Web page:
Konrad Wallenrod/The Parting

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Konrad Wallenrod  (1882)  by Adam Mickiewicz, translated by Maude Ashurst Biggs
VI. The Parting

VI.


The Parting.

A wintry dawn, with stormy wind and snow;
Through storm and snow-clouds hastens Wallenrod.
Scarce stands he on the borders of the lake,
He calls aloud, striking the tower with sword.
"Aldona," cries he, "let us live, Aldona!
Thy lover comes; his vows are all fulfilled,
The foes have perished, all is now fulfilled."

The Recluse.


"Alf! 'tis his voice indeed! My Alf, my love!
What! peace already! thou returnest safe?
Thou goest not forth again?"

Konrad.


"For love of God,
Ask thou no tidings!—Listen, my beloved!
Listen, and weigh with carefulness each word,

The foes have perished. Dost thou see these fires?
Thou see'st? 'Tis Litwa's havoc with the Germans.
A hundred years heal not the Order's wounds,
I smote the hundred-headed monster's heart.
Their treasures wasted, well-springs of their power,
Their towns in flames, a sea of blood has flowed,—
I caused all this! I have fulfilled my vows!
More fearful vengeance hell might not conceive.
I will no more of it—I am a man!
I spent my youth in foul hypocrisy.
In bloody murders. Now, bent down with age,
Wearied of treasons, I am unfit for war.
Enough of vengeance. Germans, too, are men!
God has enlightened me. I come from Litwa,
And I have seen those places, seen thy castle,
The Kowno castle,—now it lies in ruin.
I turned away, urged thence my rapid course;
And hurried to that valley, our own valley.
All was as formerly! Those woods, those flowers!
All as it was upon that very eve.
When to the valley breathed we long farewell.
Alas! it seems to me but yesterday!
That stone—rememberest thou that high-raised
stone
Once of our rambles limit made and end?

It standeth now, though overgrown with moss;
Scarce might I view it, hidden thus in green.
I tore the herb off, watered it with tears.
That grassy seat, where, through the summer noon,
Thou didst among the maples love to rest;
That spring, whose waters then I sought for thee—
I found them all, looked on them, passed around.
And even thy little arbour still remains.
As with dry willow-twigs I fenced it in;
And those dry twigs, a wonder, my Aldona,
That once I planted in the barren sand,
To-day thou wouldst not know them—lovely trees,
And the light leaves of spring upon them wave,
And on them grows the youthful catkin's down.
Oh! seeing these, a blessing all unknown.
Foreshadowing of joy, revived my heart;
The trees embracing, on my knees I fell
God! I cried, grant all may be fulfilled!
Oh! may we, to our Fatherland restored,
When dwelling in our Litwa's native fields.
Again revive to life; may leaves of hope
Again o'erdeck with green our destiny.
Let us return! consent! I rule the Order;
I will bid open. But what need commands?
For were this door a thousand times more hard

Than steel, I'd beat it down—I'd pluck it up;
And thee, O my beloved, to our valley,
There will I lead thee, raise thee with my hand.
Or go we further still? Litwa has deserts;
There lie deep shades in woods of Bialowiez,
Where never rings the clang of foreign swords,
Nor sounds the haughty victor's signal-word—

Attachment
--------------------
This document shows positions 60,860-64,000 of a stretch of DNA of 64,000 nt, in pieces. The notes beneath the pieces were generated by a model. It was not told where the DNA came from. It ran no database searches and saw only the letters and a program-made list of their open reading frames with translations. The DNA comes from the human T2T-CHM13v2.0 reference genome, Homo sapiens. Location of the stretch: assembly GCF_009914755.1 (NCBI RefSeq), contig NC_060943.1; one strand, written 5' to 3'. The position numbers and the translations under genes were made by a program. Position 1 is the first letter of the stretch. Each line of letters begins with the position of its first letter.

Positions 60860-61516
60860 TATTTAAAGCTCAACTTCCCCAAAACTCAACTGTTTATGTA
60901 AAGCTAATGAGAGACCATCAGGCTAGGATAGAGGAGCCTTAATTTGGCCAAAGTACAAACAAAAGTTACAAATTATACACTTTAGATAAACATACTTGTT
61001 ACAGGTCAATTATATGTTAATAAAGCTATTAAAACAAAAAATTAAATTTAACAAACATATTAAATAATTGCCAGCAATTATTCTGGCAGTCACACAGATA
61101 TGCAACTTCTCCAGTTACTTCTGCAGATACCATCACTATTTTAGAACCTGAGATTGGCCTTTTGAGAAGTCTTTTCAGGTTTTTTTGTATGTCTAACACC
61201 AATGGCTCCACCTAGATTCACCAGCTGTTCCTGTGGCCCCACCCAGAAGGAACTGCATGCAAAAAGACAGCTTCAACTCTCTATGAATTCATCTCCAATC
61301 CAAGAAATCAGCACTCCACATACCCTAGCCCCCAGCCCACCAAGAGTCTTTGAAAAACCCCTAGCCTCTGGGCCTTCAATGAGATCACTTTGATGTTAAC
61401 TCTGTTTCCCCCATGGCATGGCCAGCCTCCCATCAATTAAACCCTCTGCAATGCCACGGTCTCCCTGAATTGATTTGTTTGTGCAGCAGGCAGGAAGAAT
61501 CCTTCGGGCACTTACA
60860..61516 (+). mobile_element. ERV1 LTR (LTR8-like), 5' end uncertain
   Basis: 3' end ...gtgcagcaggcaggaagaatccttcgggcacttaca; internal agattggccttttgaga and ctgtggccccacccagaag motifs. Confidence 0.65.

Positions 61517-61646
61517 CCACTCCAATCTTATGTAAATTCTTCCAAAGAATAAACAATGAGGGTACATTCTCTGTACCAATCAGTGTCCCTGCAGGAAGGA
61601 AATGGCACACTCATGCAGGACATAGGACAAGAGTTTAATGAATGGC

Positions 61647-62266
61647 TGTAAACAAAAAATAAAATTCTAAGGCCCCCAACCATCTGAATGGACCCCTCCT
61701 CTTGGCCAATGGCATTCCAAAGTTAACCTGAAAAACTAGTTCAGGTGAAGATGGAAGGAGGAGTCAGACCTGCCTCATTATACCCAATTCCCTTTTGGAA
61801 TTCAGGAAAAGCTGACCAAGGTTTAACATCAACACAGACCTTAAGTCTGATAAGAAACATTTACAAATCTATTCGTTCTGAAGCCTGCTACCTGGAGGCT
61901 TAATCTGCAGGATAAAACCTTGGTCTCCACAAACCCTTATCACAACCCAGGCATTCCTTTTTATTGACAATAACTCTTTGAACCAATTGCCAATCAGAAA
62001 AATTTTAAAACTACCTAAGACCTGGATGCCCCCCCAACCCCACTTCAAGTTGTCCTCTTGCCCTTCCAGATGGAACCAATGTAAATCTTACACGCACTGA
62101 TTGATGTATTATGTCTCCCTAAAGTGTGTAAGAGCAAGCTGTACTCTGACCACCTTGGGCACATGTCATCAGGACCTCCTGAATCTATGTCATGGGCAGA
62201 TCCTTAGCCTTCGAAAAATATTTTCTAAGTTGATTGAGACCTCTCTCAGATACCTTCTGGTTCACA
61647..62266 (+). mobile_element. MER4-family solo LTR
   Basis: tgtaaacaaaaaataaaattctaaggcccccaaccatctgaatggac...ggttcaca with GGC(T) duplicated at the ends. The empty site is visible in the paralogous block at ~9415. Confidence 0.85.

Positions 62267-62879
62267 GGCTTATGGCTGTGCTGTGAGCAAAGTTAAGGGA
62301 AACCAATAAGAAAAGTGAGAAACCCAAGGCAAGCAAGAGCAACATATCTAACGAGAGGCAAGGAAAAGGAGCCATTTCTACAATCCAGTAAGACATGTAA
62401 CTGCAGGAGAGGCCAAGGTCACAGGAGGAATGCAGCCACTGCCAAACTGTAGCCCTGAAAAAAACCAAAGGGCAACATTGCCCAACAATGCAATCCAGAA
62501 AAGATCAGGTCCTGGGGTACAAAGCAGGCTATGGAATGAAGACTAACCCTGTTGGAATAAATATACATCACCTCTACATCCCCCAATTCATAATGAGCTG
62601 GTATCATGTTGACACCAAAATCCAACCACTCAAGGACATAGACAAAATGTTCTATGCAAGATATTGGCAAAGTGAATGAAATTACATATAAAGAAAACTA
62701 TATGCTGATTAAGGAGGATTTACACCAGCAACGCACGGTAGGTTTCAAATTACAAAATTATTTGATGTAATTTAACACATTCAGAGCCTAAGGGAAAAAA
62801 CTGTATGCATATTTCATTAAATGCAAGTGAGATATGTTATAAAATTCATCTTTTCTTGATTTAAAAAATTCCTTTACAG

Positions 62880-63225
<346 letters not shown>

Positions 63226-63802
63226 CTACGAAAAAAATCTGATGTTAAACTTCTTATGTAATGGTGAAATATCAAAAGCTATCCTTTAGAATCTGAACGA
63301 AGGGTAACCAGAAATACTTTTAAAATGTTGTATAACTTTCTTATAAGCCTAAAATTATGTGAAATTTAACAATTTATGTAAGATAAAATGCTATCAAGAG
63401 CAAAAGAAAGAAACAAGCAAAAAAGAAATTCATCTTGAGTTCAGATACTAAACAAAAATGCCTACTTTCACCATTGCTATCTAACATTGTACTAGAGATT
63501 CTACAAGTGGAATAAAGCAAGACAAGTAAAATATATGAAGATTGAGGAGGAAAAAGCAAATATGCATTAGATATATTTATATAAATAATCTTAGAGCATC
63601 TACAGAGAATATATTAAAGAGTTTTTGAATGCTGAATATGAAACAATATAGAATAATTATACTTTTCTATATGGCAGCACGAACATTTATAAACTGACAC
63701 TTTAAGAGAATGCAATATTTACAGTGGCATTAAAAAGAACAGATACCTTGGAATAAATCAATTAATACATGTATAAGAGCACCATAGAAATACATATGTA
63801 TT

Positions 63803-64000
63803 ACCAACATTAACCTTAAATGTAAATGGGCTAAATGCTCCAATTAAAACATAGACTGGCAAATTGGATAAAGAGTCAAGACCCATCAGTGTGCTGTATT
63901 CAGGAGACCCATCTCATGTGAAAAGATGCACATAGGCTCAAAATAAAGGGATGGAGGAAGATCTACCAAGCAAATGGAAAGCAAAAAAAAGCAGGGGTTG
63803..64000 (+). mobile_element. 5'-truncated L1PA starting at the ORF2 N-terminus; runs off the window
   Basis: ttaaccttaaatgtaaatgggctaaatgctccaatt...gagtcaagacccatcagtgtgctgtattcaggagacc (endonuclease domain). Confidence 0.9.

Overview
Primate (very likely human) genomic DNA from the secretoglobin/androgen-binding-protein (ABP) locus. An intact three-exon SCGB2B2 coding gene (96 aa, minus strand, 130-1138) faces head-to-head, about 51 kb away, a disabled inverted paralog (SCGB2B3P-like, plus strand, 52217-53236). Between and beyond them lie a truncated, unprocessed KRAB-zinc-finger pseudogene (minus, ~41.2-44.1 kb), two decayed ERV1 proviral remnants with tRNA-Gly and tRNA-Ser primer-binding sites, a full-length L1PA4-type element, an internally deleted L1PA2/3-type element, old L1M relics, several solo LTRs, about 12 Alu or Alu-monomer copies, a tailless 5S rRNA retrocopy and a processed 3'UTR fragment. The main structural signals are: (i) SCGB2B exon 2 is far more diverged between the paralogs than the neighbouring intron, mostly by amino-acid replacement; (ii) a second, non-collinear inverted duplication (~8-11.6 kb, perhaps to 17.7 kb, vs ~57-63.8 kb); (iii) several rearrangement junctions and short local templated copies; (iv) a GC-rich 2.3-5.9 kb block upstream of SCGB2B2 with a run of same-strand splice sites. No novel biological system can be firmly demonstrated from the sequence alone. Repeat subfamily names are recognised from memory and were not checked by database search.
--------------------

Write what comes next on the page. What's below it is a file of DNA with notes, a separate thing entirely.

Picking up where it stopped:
No, nor the groanings of our vanquished brothers.
There, in the midst of silent, pastoral joy,
And in thine arms, and on thy bosom, let me
Forget that there are nations in the world;
Or any worlds; we for ourselves will live—
Return, oh! speak, consent!"
Aldona spoke not;
And Konrad, silent, waited yet reply:
Meanwhile the blood-red dawn shone forth in
heaven.

"O God! Aldona, morning is before us,
And men will wake : the guard arrest us here.
Aldona!"—called he, trembling with despair.
No voice was his; beseeching with his eyes,
He lifted to the tower his claspèd hands.
Fell on his knees, and pity to entreat.
Embraced and kissed the walls of that cold tower.

The Recluse.


"No, no! the time is past," her sad voice spoke;
"But be thou tranquil, Heaven will give me strength,
The Lord will shield me from that heaviest stroke.
When here I came, I on the threshold swore
Never to leave this tower, but for the grave.
I wrestled with myself, and thou, my love,
Thou, even thou, against the Lord wouldst aid me.
Wouldst give back to the world a wretched
phantom?
Oh think! oh think! if madly I should give
Myself to be persuaded, leave this cave
And fall with rapture into thine embrace;
But thou wouldst know not, neither welcome me,
Avert thine eyes, and ask, with horror struck,
'What, is this fearful spectre fair Aldona?'
And thou wouldst seek in this extinguished eye,
And in this visage her—the thought is death!
No, never let the poor recluse's woe
Offend the beauty of the bright Aldona!

"Myself, I will confess, forgive me, love!
Oft as the moon with brighter lustre gleams,
Hearing thy voice, I hide behind these walls,

Unwishing, loved one, to behold thee near!
For thou, maybe, art not the same to-day
Which once thou wert, in those sweet years gone
by,
When with our hosts didst to our castle ride.
But thou retainest, hidden in my breast,
Those self-same eyes, that posture, form, and dress.
So the fair moth, within the amber drowned,
Retains its primal form eternally.
O Alf! 'twere better far that we remain
That which we were in former days, and as
We shall unite again,—but not on earth.

"Leave we the beauteous valleys to the happy,
I love the stony stillness of my cell;
For me 'tis bliss enough to see thee living,
And in the evening thy loved voice to hear.
And in this silence, Alf, beloved, we may
Heal every suffering, sweeten every pang,
All treasons, murders, burnings, cast aside,
Strive thou to come but earlier and more frequent.

"If thou shouldst—listen, on these very plains.
Like to that arbour plant another bower,
And hither bring those willows that thou lovest,

 
And flowers, and even that stone from out the
valley;
There let the children from the hamlet near,
Play joyously beneath their native trees,
And into garlands weave their native plants;
Let them repeat the Lithuanian songs,
For native song doth meditation aid,
And brings me dreams of Litwa and of thee.
And later, later, when my life is o'er.
Here let them sing, and on the grave of Alf."

Alf heard no longer; he, on that wild shore.
Wandered on aimless, without thought or will;
A mountain there of ice, a forest there
Allured him; savage sights and hasty course
Afforded him relief in weariness.
His breast was heavy in the winter rain.
He cast aside his mantle, coat-of-mail.
He tore his garments, from his breast threw off
All—all but sorrow!
 
Now morning lighted on the city ramparts.